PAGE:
Given an O'Neill "Island Three" style cylindrical habitat located at Mercury–Sun L5 orbit, how much radiation shielding would be required to protect the occupants, and how would it need to be structured?

The Island Three O’Neill Cylinder design has two counter-rotating cylinders aligned with the axes pointed towards the sun, with a sun shade/solar power facility at the sunward end, and mirrors to reflect light into the the habitats. A sun-shade and radiator seemed to be enough for the recent MESSENGER mission.

I haven't found a source for how much radiation to expect in Mercury orbit, which comes within 46 million kilometers of the Sun.

In Orbital Space Settlement Radiation Shielding (Globus 2016), Globus recommends a limit of 20 mSv/year exposure for the general population, and 6.6 mGy/year exposure for pregnant women.

Globus recommends water as the most effective shielding material, but his calculations are for the LEO environment, where Earth's radiation belts are more of a concern than GCR.

Ignoring the cost, assuming all the materials needed, and the technology to construct them, what radiation shielding would be required to limit the risk of life-long occupants, especially pregnant women, of such a habitat, and how would the shielding need to be configured?

  • $\begingroup$ I couldn't post more than one link in the body of the question, but here's a quick description of the Island 3 habitat design: nss.org/settlement/space/oneillcylinder.htm $\endgroup$
    – David
    Commented Jul 24, 2017 at 14:54
  • $\begingroup$ It's more of an engineeringSE question, imo and possibly a list type question, sorry. You could think of moving it there if you don't get answers here. $\endgroup$
    – Countto10
    Commented Jul 24, 2017 at 15:04
  • $\begingroup$ I was originally going to post this stuff as an answer but it really is not an answer to your question as asked. However it's certainly something to think about! $\endgroup$
    – uhoh
    Commented Jul 26, 2017 at 3:23
  • $\begingroup$ Not sure why you need to be at Mercury's L5. If you want a stable lagrange point, might as well pick Earth's, better balance of solar input for what humans need. Also that close you will need far more shielding, but if you want/need to be close to the Sun and/or Mercury, might as well go with a Sun facing polar orbit of Mercury to take advantage of it's small magnetic field and access to resources. Also you can use anything for shielding, it just takes more of some stuff than other stuff. The solar system has a lot of water in the asteroid belt to be put to use. $\endgroup$ Commented Jul 26, 2017 at 17:51
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    $\begingroup$ Why? To play with an interesting sf setting! :D The motivations of the setting's habitat architects are more complicated of course. I'm definitely seeing that either a Mercurial orbit or a purely heliocentric orbit are probably better choices—thanks to @uhoh for that insight—but whichever way it's still going to require a lot of shielding. $\endgroup$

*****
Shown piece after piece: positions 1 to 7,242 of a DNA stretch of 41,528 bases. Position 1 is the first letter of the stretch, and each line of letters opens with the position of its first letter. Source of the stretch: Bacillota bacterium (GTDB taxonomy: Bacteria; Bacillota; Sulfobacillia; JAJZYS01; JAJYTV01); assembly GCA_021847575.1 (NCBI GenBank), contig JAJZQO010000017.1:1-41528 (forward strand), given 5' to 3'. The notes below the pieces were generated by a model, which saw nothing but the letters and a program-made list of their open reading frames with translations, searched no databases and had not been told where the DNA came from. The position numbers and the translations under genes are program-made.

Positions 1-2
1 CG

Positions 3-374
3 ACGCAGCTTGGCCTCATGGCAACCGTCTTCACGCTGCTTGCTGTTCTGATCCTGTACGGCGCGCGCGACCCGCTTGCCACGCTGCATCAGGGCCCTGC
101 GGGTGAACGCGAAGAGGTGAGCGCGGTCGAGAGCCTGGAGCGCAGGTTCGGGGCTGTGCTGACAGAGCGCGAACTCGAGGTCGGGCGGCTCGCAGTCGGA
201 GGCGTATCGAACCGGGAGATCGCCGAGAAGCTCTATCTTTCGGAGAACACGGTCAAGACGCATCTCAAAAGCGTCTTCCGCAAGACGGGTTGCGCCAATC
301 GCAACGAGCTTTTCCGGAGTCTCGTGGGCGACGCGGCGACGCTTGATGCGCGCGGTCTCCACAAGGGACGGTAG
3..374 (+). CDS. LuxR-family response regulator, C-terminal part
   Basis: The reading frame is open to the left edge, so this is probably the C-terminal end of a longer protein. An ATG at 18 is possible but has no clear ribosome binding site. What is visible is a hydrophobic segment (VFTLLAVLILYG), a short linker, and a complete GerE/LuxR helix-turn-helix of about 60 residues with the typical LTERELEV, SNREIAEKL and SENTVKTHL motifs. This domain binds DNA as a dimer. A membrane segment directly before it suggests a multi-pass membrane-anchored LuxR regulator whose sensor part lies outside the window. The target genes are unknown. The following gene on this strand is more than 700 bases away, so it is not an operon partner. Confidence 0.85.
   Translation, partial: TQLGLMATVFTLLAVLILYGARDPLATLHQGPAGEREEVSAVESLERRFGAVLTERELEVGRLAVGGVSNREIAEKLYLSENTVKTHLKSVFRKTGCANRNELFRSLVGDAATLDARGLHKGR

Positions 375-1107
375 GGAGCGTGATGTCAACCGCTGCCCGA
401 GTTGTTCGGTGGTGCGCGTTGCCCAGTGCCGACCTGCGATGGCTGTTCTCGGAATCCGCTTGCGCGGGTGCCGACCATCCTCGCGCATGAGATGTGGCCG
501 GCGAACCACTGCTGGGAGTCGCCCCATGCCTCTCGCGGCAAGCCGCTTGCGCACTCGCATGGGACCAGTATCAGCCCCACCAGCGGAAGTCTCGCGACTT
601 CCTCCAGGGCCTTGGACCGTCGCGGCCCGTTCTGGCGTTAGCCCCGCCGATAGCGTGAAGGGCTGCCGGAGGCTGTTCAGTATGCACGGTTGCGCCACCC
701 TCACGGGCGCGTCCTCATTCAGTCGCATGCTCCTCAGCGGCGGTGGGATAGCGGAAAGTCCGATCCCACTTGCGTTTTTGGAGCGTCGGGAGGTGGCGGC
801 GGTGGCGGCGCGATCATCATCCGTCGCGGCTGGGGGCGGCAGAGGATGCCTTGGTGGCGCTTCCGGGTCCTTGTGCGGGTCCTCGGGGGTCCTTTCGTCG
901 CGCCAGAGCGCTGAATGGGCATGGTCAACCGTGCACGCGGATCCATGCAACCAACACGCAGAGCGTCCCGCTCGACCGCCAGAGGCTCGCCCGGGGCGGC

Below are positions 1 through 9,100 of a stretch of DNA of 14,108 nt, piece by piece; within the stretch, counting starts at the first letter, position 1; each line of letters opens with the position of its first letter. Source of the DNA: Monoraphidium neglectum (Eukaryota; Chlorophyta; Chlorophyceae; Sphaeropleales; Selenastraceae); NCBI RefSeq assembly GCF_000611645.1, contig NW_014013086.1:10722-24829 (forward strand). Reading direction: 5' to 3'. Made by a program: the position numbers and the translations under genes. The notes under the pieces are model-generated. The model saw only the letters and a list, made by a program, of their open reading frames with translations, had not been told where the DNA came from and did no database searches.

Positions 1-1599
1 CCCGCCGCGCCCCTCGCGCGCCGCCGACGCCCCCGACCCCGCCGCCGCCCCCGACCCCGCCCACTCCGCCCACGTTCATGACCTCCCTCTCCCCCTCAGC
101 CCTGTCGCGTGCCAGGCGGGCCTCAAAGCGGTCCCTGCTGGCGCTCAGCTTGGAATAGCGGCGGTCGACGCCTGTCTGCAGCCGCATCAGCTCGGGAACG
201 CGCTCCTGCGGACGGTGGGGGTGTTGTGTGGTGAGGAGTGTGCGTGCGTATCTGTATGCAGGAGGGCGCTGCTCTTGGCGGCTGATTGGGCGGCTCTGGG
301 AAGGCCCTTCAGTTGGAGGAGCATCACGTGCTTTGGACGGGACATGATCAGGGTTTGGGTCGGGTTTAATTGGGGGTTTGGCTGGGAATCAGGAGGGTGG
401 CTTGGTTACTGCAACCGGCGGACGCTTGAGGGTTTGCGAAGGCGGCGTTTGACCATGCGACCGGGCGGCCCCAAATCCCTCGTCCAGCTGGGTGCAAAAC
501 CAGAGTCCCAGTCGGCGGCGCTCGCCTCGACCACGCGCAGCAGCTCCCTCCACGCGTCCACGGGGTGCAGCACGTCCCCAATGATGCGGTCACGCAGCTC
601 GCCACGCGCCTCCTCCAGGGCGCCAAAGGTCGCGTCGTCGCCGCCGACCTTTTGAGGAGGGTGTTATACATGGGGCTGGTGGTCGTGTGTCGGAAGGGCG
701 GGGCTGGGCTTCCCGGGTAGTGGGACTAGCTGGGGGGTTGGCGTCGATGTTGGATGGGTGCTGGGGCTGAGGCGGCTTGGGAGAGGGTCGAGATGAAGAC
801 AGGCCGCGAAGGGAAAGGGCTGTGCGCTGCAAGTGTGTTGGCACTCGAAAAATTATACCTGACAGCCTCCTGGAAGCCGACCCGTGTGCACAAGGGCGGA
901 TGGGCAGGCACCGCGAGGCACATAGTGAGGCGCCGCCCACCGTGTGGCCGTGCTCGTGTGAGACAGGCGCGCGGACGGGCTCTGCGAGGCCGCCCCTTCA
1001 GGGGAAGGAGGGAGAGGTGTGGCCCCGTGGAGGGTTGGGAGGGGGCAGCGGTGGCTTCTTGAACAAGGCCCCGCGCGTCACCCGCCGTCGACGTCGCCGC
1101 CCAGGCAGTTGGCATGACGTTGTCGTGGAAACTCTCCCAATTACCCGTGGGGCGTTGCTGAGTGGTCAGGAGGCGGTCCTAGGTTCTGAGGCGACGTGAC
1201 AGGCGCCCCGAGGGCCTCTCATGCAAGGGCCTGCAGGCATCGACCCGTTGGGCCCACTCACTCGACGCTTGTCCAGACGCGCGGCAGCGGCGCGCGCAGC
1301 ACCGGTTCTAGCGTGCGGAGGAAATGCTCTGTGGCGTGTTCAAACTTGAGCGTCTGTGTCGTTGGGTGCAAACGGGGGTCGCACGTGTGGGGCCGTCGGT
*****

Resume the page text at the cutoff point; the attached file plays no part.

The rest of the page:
– David
    Commented Jul 26, 2017 at 23:18

1 Answer 1


You have to worry about the solar wind - the charged particles that are emitted by the Sun, and which are quite effectively shielded by the Earth's magnetic field. The magnetic field of Mercury is very weak (150x weaker than Earth's), and probably wouldn't do a very good job deflecting the solar wind. See details here. It also has negligible atmosphere (low gravity and strong solar wind stripped away any semblance of atmosphere as we would recognize it).

Fortunately, charged particles are stopped quite efficiently by water. But you also need to worry about neutrons (byproducts of the fusion process) and of course the intense heat and gamma radiation.

It's not a bad start to look at the radiation dose that astronauts receive in the ISS - see for example this summary that tells us that they might get 160 mSv of radiation over a 6 month period. We need to scale that number because Mercury is closer... with an eccentricity of 0.21, it is sometimes "much closer" to the Sun than at other times (from 4.6E10 to 7.0E10 m, compared to Earth at 1.5E11 m).

When it is closest to the sun, its orbit is 3x closer, and the radiation intensity would be 9x greater. To get back to the levels of the ISS, you need shielding that cuts the radiation dose by about 10x. But that ignores the fact that the ISS is operating "within Earth's magnetic field", and thus is still benefiting somewhat of the shielding that that provides.

A lot of detail can be found in this article - although it is specifically talking about the issues for a Mars mission, the principles are the same; it's just that the radiation levels on Mercury will be much greater, as the orbital radius is about 1/4 of that of Mars... note also that this means that when there is a significant solar flare, you don't have much time to hide...

A "lot of water" should do the trick for most of the radiation.

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    $\begingroup$ Just to clarify, I'm looking at Mercury–Sun L5 (or is it preferable to say Sun–Mercury L5?), the trailing Trojan orbit (unless I have that backwards and it's leading). I'm guessing there's no protection from Mercury's magnetic field there. $\endgroup$
    – David
    Commented Jul 25, 2017 at 14:59
  • $\begingroup$ Thanks for the clarification. You're right there is no magnetic protection from Mercury at the L5 point. The first paragraph was talking about "on Mercury" - noting that the usual mechanisms for protection on Earth (atmosphere, magnetic field) don't do much for you there. At the L5 point you are at the same distance from the Sun as Mercury (IIRC - it's an equilateral triangle of the 3 bodies) so the rest of the math holds. $\endgroup$
    – Floris
    Commented Jul 25, 2017 at 15:26

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